Masking high-tech cybertheft with low-tech break-ins

Discussion
Jun 12, 2015

In light of the wave of data breaches in 2013 and 2014, a great deal of the focus on cybersecurity for retail enterprises has been based around the ability of hackers to gain access to data by evading firewalls and the use of other high-tech methods. But hackers have found lower-tech ways to fly under retailers’ radar by way of misdirection and even physical store break-ins.

This was one of the takeaways from a presentation given by cybersecurity expert Vince Crisler, partner at Fortalice Solutions, at the FMI Connect trade show. Mr. Crisler discussed the need to refigure cybersecurity policies to better manage risk through organizational knowhow and information sharing between organizations, rather than relying solely on technological solutions. Securing a network’s perimeter to "keep out the bad guys," he indicated, is no longer enough.

"We don’t have this wall around our networks anymore," said Mr. Crisler. "This idea of perimeter security is gone."

In an interview with RetailWire¸ Mr. Crisler further elucidated the potential threats to the cybersecurity of retail enterprises. What may appear to be a routine break-in to a brick-and-mortar outlet could include the theft of servers with the intent of misusing the data, not just reselling the hardware. Further, thieves may quietly install malware on a server or load a keystroke logger onto a system in a manager’s office.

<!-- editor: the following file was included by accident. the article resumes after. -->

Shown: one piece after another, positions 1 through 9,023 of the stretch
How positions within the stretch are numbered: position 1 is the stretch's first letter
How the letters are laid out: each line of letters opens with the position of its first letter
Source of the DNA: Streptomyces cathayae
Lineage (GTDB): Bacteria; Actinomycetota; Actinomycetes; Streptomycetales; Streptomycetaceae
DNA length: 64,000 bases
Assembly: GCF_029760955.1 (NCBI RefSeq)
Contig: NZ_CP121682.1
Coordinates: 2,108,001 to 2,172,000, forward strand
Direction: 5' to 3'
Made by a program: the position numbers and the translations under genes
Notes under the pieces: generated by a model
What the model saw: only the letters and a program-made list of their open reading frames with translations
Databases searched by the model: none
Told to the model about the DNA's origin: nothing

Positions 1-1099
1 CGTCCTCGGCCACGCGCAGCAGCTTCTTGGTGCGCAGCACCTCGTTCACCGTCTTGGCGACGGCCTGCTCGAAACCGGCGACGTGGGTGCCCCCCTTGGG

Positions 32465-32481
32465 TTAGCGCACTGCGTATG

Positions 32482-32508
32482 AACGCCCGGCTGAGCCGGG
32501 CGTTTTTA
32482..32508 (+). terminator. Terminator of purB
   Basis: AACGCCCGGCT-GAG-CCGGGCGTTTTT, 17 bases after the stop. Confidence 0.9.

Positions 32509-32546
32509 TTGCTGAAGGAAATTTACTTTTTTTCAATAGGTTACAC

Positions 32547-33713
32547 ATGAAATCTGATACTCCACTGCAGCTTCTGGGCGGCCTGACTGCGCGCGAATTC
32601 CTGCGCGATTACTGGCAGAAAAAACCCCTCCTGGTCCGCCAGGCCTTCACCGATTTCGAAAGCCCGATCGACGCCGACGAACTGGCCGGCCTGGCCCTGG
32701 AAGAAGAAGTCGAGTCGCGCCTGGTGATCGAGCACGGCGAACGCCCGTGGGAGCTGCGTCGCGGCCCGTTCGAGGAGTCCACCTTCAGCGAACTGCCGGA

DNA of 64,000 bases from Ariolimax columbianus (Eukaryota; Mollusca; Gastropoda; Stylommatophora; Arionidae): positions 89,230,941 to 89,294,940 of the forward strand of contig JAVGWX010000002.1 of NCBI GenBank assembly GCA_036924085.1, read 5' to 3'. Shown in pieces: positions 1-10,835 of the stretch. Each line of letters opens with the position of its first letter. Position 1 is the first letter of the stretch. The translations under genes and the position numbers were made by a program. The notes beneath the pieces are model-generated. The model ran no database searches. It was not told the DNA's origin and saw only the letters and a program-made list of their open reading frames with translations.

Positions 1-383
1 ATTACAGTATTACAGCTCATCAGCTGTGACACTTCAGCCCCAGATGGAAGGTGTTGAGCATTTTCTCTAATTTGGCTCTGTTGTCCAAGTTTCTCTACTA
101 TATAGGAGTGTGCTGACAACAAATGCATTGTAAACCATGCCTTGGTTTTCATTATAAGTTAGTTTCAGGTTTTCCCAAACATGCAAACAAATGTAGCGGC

Cyberthief

"If you can touch it, you can own it," said Mr. Crisler. "[Retailers] just think of physical stuff, they don’t think about cybercrime."

Beacons and other technologies that collect customer data offer hackers another potential route to that data.

Retailers often find themselves dependent on third parties for implementing omnichannel solutions and that opens them to other risks. Mr. Crisler indicated that security can sometimes take a back seat in innovative IT enterprises that sell solutions to retailers.

This is particularly worrying for retailers given it’s the retailer that generally ends up on the hook for breaches in the eyes of the public.